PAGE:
And this is how the deluge of Kim began. From Christmas 1973 on, until his next to last Christmas in 1995, my father gave me a copy of Kim. Each had its own clever inscription: Don’t read this, buy the CliffsNotes. And, Dear Daniel, Do you think this book will ever catch on? All of them playful, without a touch of malice. I don’t have every Kim he gave me; over the years I’ve had to let many of them go. Today I only have nine out of the twenty-one he must have given me, once a year, year after year after year.
But I wouldn’t read it no matter how many copies he gave me, because it just wasn’t my style. Or maybe I wouldn’t read it because he was so relentless. Reading the book would have undermined the tradition of not reading it. It would destroy these annual opportunities we had to celebrate his hopes for me and my determined efforts not to fulfill them, as would happen so often through the rest of our lives together. The book was an encapsulation of our relationship, in paperback. The joke was such a hit with me that he started giving extra copies to my sisters as well. He slipped hundred-dollar bills into every copy, often three or four. When my son Henry was born, in 1993, he gave one to him. This is the first of many, he wrote. True to his word, Henry got another one the next year—Your second Christmas, your second copy of Kim. Treasure it, lad—treasure it. And for his third Christmas, in 1995: Dear Henry, Someday you will thank me for this abundant literary gift. I love you, Grandad.
Henry never thanked him. He hasn’t read the book and doesn’t even know he ever got one, much less three of them, unless somehow by accident he reads this essay; like me, not a big reader. My older sister Rangeley’s first child, Dan, also got three or four, which he never read either.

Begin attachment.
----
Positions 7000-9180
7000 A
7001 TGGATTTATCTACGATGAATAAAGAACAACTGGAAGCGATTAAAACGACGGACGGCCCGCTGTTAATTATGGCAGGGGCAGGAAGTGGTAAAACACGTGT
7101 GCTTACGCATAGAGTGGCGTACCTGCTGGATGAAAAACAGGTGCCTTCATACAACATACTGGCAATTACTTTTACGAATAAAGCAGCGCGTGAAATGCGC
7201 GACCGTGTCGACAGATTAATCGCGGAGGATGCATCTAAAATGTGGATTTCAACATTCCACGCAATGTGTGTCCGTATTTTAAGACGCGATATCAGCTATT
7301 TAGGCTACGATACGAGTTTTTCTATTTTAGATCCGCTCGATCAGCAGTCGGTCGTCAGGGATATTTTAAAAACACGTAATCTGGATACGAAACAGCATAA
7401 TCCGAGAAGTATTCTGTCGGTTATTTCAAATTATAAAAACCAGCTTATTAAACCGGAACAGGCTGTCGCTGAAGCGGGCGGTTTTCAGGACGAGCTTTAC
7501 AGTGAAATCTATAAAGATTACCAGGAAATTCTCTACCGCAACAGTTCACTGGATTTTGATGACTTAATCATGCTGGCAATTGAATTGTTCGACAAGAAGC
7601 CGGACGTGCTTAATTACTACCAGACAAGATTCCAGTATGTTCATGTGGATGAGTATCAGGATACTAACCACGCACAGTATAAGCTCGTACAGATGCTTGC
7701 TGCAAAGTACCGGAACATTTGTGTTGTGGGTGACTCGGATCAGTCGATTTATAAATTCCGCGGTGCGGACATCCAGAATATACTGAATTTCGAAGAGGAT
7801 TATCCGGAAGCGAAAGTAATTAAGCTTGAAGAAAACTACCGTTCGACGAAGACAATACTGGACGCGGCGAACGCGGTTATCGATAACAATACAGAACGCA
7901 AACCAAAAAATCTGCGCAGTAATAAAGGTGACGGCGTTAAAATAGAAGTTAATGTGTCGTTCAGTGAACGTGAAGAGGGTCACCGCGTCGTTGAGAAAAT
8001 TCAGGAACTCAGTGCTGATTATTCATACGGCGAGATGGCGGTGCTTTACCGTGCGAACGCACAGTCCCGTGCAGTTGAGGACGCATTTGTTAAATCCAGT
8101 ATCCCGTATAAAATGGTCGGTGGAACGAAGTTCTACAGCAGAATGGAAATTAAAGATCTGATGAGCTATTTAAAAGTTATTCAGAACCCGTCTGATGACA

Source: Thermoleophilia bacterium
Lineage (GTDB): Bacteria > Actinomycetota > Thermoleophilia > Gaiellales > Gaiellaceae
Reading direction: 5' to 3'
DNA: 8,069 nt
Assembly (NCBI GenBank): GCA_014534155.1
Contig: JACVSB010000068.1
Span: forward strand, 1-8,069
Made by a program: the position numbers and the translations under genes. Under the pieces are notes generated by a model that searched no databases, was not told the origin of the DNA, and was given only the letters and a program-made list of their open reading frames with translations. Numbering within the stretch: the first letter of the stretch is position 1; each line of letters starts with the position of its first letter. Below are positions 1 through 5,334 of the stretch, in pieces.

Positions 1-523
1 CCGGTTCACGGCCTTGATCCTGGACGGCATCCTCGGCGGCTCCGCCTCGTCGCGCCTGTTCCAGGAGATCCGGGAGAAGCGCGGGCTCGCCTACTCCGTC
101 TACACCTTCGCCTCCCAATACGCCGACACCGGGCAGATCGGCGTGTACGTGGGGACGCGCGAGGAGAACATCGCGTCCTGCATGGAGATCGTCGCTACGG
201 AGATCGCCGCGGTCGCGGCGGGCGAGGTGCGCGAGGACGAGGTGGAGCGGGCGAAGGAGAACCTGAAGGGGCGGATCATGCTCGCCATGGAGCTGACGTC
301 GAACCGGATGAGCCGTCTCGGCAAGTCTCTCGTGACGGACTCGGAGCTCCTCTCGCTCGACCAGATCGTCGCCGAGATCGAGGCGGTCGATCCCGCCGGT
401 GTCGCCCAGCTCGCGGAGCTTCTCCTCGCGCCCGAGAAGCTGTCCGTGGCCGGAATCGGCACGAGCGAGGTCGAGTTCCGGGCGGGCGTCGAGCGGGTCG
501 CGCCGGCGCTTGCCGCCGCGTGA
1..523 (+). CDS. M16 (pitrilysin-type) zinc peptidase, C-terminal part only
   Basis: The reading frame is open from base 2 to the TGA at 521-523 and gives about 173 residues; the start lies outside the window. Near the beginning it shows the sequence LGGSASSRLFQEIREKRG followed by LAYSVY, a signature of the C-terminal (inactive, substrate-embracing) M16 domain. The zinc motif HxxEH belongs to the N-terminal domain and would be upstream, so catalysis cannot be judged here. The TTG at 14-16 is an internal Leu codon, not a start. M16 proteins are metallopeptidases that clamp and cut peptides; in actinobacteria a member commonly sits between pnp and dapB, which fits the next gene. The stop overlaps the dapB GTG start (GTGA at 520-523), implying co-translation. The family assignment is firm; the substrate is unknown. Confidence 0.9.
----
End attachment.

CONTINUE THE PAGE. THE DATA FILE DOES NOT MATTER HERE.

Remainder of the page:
During his lifetime, my father must have purchased over a hundred copies of Kim.
I don’t believe my father realized how important these books would become in his mythology. I’m sure he thought of them as a recurring joke stuffed with cash and not much more than that. And that would have been enough.
But then came the braids.
The interior of cigarette packs are lined with a thin layer of aluminum foil to protect the contents from moisture and as a membrane to keep the cigarettes fresh. During the heady days and nights when you could smoke anywhere and everywhere, my father was never without a cigarette—at home, in the car, at the office, by the pool, on the beach. This was a lot of cigarettes, sometimes three packs a day. When he came to the end of a pack he would remove the inner foil from it and while he was on the telephone (which he was on for hours every day) he’d tear the foil into strips, twist them, and braid the strips together into something resembling a silver macramé belt perfect for a squirrel wearing cargo pants. He made hundreds of these braids a year and many of them found their way into the pages of Kim.